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Effects of concurrent noise and jet fuel exposure on hearing loss.

Authors
Kaufman-LR; LeMasters-GK; Olsen-DM; Succop-P
Source
J Occup Environ Med 2005 Mar; 47(3):212-218
NIOSHTIC No.
20037378
Abstract
Objectives: We sought to examine the effects of occupational exposure to jet fuel on hearing in military workers. Methods: Noise-exposed subjects, with or without jet fuel exposure, underwent hearing tests. Work histories, recreational exposures, protective equipment, medical histories, alcohol, smoking, and demographics were collected by questionnaire. Jet fuel, solvent, and noise exposure data were collected from records. Fuel exposure estimates were less than 34% of the OSHA Threshold Limit Values. Results: Subjects with 3 years of jet fuel exposure had a 70% increase in adjusted odds of hearing loss (OR = 1.7; 95% CI = 1.14-2.53) and the odds increased to 2.41 (95% CI = 1.04-5.57) for 12 years of noise and fuel exposure. Conclusions: These findings suggest that jet fuel has a toxic affect on the auditory system.
Keywords
Auditory-system; Jet-engine-fuels; Toxic-effects; Toxic-vapors; Ototoxicity; Synergism; Hearing-impairment; Hearing-loss; Military-personnel; Noise-exposure; Demographic-characteristics; Exposure-assessment; Hearing-tests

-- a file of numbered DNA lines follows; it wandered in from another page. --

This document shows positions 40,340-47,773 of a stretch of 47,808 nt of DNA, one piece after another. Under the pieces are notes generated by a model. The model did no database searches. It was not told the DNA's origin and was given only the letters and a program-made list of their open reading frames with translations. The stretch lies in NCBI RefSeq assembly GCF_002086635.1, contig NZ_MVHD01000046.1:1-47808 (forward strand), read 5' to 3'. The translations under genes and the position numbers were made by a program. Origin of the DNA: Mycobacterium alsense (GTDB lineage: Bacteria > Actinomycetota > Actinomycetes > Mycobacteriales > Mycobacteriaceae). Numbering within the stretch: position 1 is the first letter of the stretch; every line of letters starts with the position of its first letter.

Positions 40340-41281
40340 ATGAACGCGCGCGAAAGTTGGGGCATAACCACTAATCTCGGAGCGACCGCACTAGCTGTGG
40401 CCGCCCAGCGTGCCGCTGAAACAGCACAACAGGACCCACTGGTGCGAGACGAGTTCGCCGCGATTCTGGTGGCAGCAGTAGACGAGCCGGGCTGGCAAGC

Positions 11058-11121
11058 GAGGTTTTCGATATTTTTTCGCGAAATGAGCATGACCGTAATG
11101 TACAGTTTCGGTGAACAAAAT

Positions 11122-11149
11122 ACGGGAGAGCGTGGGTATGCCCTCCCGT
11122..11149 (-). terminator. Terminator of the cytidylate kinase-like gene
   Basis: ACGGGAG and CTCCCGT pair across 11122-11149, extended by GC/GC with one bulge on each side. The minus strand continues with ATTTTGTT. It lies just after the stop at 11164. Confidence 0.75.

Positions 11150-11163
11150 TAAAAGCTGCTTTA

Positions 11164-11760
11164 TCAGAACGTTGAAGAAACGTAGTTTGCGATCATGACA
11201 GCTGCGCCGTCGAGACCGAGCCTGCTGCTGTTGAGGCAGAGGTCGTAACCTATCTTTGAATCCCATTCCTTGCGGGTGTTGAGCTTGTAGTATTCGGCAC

Contact
Laura R. Kaufman, PhD, MD, Rocky Mountain Center for Environmental and Occupational Health, University of Utah, 391 Chipeta Way, Suite C, Salt Lake City, UT 84108
CODEN
JOEMFM
Publication Date
20050301
Document Type
Journal Article
Email Address
LauraKaufman@world.oberlin.edu
Funding Type
Grant
Fiscal Year
2005
NTIS Accession No.
NTIS Price
Identifying No.
Grant-Number-T42-OH-008414
Issue of Publication
3
ISSN
1076-2752
Source Name
Journal of Occupational and Environmental Medicine
State
UT; OH
Performing Organization
University of Utah, Salt Lake City, Utah
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